Advertisement

Office Urology

  • George W. Kaplan
  • Irene M. McAleer
Part of the Atlas of Clinical Urology book series (ACU)

Abstract

The office practice of pediatric urology is quite different from that of adult urology. First, the office setting in pediatric urology must consider the fact that patients are always accompanied by a parent (or parents), often by siblings as well, and sometimes by an extended family (eg, grandparents). Therefore, waiting rooms and examination rooms need to be larger than those for adults to accommodate the extra people. One also needs to provide diversions (eg, fish tanks, toys) for toddlers and younger children who are often impatient, as well as suitable reading material for both older children and adults. Examination rooms should be well lit, and the ambient temperature should be neither too hot nor too cold.

Keywords

Abdominal Mass Testicular Torsion Examination Room Pediatric Urology Office Practice 
These keywords were added by machine and not by the authors. This process is experimental and the keywords may be updated as the learning algorithm improves.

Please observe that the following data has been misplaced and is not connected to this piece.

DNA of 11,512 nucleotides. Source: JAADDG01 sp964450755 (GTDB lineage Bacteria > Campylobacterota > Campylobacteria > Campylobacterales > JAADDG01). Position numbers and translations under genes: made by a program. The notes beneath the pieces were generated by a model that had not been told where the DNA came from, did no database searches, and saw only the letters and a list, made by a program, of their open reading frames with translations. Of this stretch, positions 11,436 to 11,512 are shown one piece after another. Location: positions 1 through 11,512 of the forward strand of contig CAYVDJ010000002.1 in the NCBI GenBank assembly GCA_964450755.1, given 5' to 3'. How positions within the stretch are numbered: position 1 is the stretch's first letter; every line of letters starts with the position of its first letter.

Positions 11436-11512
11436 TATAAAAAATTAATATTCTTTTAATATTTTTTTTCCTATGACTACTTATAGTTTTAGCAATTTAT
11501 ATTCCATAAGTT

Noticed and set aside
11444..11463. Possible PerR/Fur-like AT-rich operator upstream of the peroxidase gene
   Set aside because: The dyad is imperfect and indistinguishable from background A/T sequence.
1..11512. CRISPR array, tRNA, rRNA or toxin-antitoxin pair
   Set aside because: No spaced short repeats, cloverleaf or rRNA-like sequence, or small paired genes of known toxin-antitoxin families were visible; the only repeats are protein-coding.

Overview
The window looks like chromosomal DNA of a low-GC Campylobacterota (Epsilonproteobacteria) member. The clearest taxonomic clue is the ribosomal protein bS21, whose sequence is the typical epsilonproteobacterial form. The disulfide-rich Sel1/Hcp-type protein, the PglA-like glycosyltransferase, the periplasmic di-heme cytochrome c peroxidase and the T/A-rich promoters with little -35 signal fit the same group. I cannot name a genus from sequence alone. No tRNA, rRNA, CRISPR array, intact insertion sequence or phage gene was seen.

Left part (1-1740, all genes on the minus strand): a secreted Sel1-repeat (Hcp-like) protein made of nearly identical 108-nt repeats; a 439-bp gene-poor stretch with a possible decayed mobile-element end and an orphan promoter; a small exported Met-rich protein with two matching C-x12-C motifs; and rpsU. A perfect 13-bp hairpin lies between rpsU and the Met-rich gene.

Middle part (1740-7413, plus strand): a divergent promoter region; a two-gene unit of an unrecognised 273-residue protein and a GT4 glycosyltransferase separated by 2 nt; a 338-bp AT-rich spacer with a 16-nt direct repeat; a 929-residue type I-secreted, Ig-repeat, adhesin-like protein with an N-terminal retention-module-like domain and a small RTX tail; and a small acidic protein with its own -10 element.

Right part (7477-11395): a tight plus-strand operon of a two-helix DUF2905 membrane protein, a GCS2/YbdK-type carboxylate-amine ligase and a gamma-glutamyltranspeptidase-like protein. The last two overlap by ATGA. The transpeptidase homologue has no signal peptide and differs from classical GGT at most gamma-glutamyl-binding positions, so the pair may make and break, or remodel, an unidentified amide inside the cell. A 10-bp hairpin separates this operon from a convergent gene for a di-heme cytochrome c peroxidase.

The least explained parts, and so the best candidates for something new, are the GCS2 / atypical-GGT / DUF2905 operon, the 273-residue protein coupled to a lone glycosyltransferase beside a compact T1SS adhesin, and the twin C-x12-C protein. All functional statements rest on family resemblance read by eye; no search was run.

Preview

Unable to display preview. Download preview PDF.

Unable to display preview. Download preview PDF.

References

  1. 1.
    Kaplan GW, King LR: Acute scrotal swelling in children. J Urol 1970, 104:219–223.PubMedGoogle Scholar
  2. 2.
    Rolnick D, Kawanou S, Szanto P, Bush IM: Anatomical incidence of testicular appendages. J Urol 1968, 100:755–756.PubMedGoogle Scholar
  3. 3.
    Dresner ML: Torsed appendage: diagnosis and management. Blue dot sign. Urology 1973, 1:63–66.PubMedCrossRefGoogle Scholar
  4. 4.
    Kaplan GW: Acute idiopathic scrotal edema. J Pediatr Surg 1977, 12:647–649.PubMedCrossRefGoogle Scholar
  5. 5.
    Melicow MM, Uson AC: Palpable abdominal masses in infants and children: a report based on a review of 653 cases, J Urol 1959, 81:704.Google Scholar
  6. 6.
    Brock WA, Kaplan GW: Voiding dysfunction in children. Curr Prob Pediatr 1980, 10:1–63.Google Scholar
  7. 7.
    Walther PC, Kaplan GW: Cystoscopy in children: indications for its use in common urologie problems. J Urol 1979, 122:717–720.PubMedGoogle Scholar
  8. 8.
    Kaplan GW, Scherz HC: Age-specific urinary tract problems: child. In Gynecologic and Obstetric Urology, edn 3. Edited by Buchsbaum HJ, Schmidt JD. Philadelphia: WB Saunders; 1993:449.Google Scholar
  9. 9.
    Gairdner D: The fate of the foreskin: a study of circumcision. Br Med J 1949, 2:1433.PubMedCrossRefGoogle Scholar
  10. 10.
    De Vries CR, Miller AK, Racker MG: Reduction of paraphimosis with hyaluronidase. Urology 1996, 48:464–465.CrossRefGoogle Scholar

Copyright information

© Springer Science+Business Media New York 2003

Authors and Affiliations

  • George W. Kaplan
  • Irene M. McAleer

There are no affiliations available

Personalised recommendations